Psychological Effects Based on Phenomenological Descriptions

Journal of Brain Research

ISSN: 2684-4583

Open Access

2021 Conference Announcement - (2024) Volume 9, Issue 7

Psychological Effects Based on Phenomenological Descriptions

Anna Brine*
*Correspondence: Anna Brine, Department of Health Science, Griffith University, Brisbane, Australia, Email:
Department of Health Science, Griffith University, Brisbane, Australia

Received: 26-Sep-2022, Manuscript No. jbbs-23-87910; Editor assigned: 28-Sep-2022, Pre QC No. P-87910; Reviewed: 12-Oct-2022, QC No. Q-87910; Revised: 18-Oct-2022, Manuscript No. R-87910; Published: 26-Oct-2022 , DOI: 10.37421/2684-4583.2023.6.181 , QI Number: 1
Citation: Imbalzano, Marco. â??Making Use of Machine Learning Algorithms for Multimodal Equipment to Assist in COVID-19's Assessment.â? J Bioengineer & Biomedical Sci 12 (2022): 325.
Copyright: © 2022 Imbalzano M. This is an open-access article distributed under the terms of the Creative Commons Attribution License, which permits unrestricted use, distribution, and reproduction in any medium, provided the original author and source are credited.

Sources of funding : 1




Trauma • Stress disorder • Anxiety • Mesolimbic dopamine


The debilitating mental condition known as Post-Traumatic Stress Disorder (PTSD) is characterized by symptoms that are both hypodopaminergic and hyperadrenergic. Other neuroendocrine systems, such as the oxytocin system, serotonin system, and -opioid system, have also been linked to PTSD. NE hyperfunction and DA hypofunction have been linked to the condition. As a result, a conclusive theory has not yet emerged as to whether noradrenergic dysregulation and/or dopaminergic hypofunction are fundamental etiological features of the condition or merely symptoms of a different neurological process. The neuropeptide galanin (Gal), which has received less attention, may play a significant role in a post-traumatic positive feedback loop, according to our hypothesis in this study. So, unique genetic predispositions and environmental stressors like the type of trauma, social connection after traumatization, and coping strategies may play a significant role in the development of PTSD. Second, the four main categories of neurotropic PTSD treatments are as follows: medications that block NE binding (such as 1- and -adrenergic receptor antagonists), medications that bypass the VTA and directly stimulate mesocorticolimbic DA receptors in the mPFC and Nacc, and atypical antipsychotics are examples of medications that reduce LC reactivity. Gal is co-secreted with NE by about 80% of locus coeruleus (LC) neurons (VTA) and inhibits dopaminergic projections from the ventral tegmental region [1].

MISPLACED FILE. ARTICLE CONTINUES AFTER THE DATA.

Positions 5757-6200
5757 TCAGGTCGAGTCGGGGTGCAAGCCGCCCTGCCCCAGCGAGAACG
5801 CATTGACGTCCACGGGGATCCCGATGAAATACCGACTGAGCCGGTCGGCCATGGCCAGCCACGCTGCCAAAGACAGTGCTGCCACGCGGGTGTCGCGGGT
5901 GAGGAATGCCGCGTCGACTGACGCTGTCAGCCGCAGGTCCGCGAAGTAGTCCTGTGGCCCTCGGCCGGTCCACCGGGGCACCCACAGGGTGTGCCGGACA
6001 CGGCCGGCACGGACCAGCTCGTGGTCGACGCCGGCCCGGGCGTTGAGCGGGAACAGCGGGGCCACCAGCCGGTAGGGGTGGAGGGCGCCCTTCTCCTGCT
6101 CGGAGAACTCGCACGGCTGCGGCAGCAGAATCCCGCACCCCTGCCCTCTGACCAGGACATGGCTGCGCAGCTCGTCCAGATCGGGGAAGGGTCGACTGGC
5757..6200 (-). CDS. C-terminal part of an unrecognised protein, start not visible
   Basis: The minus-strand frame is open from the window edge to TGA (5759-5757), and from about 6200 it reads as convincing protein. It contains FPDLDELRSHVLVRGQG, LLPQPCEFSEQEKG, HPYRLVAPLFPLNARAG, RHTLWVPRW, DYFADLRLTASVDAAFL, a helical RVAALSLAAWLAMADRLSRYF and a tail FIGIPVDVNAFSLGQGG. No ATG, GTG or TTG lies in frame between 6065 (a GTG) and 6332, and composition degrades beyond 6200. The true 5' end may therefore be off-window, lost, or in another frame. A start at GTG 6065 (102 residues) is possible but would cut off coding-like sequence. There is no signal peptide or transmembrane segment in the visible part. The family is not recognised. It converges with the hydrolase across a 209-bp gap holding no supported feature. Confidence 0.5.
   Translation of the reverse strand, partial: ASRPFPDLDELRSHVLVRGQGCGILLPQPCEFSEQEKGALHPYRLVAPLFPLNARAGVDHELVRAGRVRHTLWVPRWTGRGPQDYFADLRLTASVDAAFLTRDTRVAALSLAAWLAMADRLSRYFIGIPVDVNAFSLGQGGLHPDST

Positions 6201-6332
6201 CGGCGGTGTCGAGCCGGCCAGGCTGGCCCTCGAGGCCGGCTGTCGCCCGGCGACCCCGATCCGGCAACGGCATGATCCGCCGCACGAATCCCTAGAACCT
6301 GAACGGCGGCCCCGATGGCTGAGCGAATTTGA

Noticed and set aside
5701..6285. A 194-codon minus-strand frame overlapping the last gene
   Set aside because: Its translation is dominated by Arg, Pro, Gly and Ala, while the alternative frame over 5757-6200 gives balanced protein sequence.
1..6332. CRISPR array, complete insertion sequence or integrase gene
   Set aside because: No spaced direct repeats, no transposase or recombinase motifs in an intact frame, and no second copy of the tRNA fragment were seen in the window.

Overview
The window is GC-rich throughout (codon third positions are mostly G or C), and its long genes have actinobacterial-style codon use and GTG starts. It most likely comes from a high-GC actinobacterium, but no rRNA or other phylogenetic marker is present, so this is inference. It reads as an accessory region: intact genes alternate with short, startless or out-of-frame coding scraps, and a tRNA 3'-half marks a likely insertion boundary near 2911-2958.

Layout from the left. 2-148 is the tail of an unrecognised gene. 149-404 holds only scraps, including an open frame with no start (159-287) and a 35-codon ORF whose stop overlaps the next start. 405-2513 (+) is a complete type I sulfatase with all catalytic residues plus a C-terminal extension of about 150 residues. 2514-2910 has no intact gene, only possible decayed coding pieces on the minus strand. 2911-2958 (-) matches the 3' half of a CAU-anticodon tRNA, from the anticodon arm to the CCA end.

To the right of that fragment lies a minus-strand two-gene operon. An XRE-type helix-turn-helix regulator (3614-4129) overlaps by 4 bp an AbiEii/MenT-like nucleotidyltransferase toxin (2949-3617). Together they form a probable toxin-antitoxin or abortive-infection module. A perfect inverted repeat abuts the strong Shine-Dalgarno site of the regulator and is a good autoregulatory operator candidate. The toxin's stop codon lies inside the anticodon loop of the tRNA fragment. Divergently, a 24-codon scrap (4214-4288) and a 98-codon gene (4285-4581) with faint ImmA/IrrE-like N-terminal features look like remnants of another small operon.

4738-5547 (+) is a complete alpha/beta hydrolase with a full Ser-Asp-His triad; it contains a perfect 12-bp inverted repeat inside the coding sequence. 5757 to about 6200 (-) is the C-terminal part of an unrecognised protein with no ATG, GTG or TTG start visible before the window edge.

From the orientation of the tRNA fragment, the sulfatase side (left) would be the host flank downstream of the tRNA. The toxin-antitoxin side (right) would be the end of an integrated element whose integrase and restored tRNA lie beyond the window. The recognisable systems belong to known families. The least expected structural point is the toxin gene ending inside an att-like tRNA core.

Literature Review

The evidence suggests that Gal has a significant impact on DA projections to the nucleus accumbens (Nacc) and the medial prefrontal cortex (mPFC), although it is unclear whether Gal affects all VTA neurons or just a subset of them. DA abnormalities in these pathways have been linked to PTSD's hypodopaminergic symptoms and faulty fear-extinction processes. The -opioid receptor (MOR) in the VTA interacts cross-antagonistically with the Gal Receptor 1 (GalR1). With the exception of atypical antipsychotics, none of these medications have yet demonstrated long-term efficacy in large population samples, despite the fact that they all imply a direct or indirect downregulation or interruption of this feedback loop. However, there is no guarantee that a disruption will have longterm effects because this feedback loop is not a closed system. Subsequently, MOR feeling, especially through conduct and social mediation, may open up new roads in the treatment of PTSD, with huge ramifications for enrollment, preparing, and authority processes in high-stress/high-risk callings like the military, people on call, and police [2].